My First Guitar
I opened the case and the scent took me right back to that musty, dusty, cramped little practice room in the back of the music shop one hot summer.
When I was in high school, my parents came back from a rummage sale with a worn black leather case with tan stitching. The cardboard lining in the case was a little worse for the wear, and the cardboard box for picks that rested beneath the neck of the guitar was missing its lid.
The guitar was perfect.
I smoothed my hand over the polished toasted-buttery grain with its darkened edges. Its few nicks and gouges meant nothing to me. I had no idea how old it was, but it was all new to me, from the cream-colored pickguard to the thick brass strings, to “Fender” written way up at the top.
I’d always loved playing musical instruments. I started with the cello in 4th grade, added the clarinet in 5th, and by the time I got to the guitar in my sophomore year, discovered I could sing.
Yet despite my brother having an electric guitar that thrummed and throbbed at all hours, I’d never considered playing one myself.
Until now. Suddenly I was taking lessons, strumming quite naturally in a down-up-down-up pattern, acquiring stacks of music.
I remember how excited I was when I played “Yesterday,” in that back-of-the-shop practice room, nervously peering at the sheet music, and later on out in the backyard beneath the catalpa tree without any sheet music at all.
I even wrote a snippet of an instrumental and proudly played it for my teacher. After all, I had some catching up to do; Mozart was composing at age 3!
But one by one, over the years, I put down my instruments. First the clarinet and then my beloved cello, as school schedules and other conflicts took over. Singing took the forefront then (and was admittedly easier to take with me on the bus), high school became college, and suddenly there was full-time work, and life in general.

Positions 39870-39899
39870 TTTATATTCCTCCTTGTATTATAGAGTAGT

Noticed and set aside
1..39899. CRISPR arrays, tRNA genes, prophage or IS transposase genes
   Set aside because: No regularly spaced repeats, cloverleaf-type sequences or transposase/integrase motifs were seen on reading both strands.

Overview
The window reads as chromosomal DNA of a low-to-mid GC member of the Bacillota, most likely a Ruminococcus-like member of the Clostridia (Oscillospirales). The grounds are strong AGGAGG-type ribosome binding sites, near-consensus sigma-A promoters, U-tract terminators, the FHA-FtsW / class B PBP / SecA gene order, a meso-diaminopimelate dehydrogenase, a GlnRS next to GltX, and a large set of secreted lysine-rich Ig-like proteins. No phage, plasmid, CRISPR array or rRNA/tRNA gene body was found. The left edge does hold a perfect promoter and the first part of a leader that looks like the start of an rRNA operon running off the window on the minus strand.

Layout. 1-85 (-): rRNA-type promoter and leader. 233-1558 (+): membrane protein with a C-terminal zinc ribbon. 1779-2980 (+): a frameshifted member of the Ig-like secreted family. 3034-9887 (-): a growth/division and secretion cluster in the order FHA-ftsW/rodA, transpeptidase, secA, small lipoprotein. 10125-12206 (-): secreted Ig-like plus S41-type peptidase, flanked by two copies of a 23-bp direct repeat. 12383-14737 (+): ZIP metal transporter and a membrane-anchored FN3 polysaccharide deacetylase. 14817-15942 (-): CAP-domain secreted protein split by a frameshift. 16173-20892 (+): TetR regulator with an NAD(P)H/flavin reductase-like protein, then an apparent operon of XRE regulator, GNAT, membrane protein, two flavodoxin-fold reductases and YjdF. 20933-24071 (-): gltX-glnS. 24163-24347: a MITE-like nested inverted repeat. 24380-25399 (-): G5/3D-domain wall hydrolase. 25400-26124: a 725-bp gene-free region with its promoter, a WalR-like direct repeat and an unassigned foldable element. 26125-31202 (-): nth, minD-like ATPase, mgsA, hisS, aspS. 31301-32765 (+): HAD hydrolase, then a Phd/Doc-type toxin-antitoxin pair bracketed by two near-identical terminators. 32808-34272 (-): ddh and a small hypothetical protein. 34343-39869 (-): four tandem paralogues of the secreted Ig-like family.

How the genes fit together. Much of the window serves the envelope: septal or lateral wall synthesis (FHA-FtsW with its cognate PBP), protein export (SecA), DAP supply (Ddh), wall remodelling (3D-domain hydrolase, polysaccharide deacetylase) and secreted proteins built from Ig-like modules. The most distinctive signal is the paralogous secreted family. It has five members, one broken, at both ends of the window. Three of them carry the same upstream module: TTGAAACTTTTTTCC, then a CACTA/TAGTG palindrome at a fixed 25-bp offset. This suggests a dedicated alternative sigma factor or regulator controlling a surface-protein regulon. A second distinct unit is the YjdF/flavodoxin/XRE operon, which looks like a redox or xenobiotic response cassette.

And then one day I realized it’s been 10 or even 15 years since I’d last really played my guitar.
Still, I hadn’t seriously considered giving it away until a fateful weekend when a clutter-clearing fit took hold of me.
What they say about clutter clearing is true: You don’t want to stop until you’ve cleared your entire space. You really do get a sense of achievement, relief, freshness. And suddenly you have room to acquire more things (oops)!
But some of those things give you pause, as I found when I dug into the closet where my guitar had lived for far too long.
I’m very good at the “I might need it someday” mentality. It’s a safeguard against some real or imagined future plight, or something.
Should I let my guitar still sit unnoticed, taking up space in my closet and my subconscious, with only the occasional thought floating up that I should try to strum a few chords again?
I made a decision, momentous for me, but it felt right. I took pictures and posted them on Facebook.
Within minutes, a friend I work with said he’d take it.
That was fast. Suddenly I had qualms.
Was it the mere act of parting with something that had been a part of me for so long?
Or did I truly, deeply want to play it again, which also meant relearning all the fingering and chords I’d forgotten, which also meant investing not a little time and energy and willingness?
I brought the guitar to work with me the next morning. Its new owner was already there. No more time to decide.
I took it over to his cube.
“Sure you don’t want to keep it?” he asked me.
Ack. Terrible words for a pack rat to hear! I admit, I really had to think about it for a moment. Was my attachment, my nostalgia, too strong?
But as he took my guitar out of its case, his hands molding around it, strumming the chords, admiring it, I knew I wouldn’t take it back. This person understood guitars.
And this guitar deserved to be played, not sit in its case for another 10 or 15 years.
“Do you want anything for it?” he asked.
I didn’t. I had no idea what it was worth, and besides…you can’t sell dreams.
He said he’d record a song with it and let me know how it goes, and if he ever decided to give it away, he’d let me know first so I could take it back.
May it have a fantastic life.
What have you given away that was hard to do, but was ultimately good for you?
(First published in one form or another over on my blog.)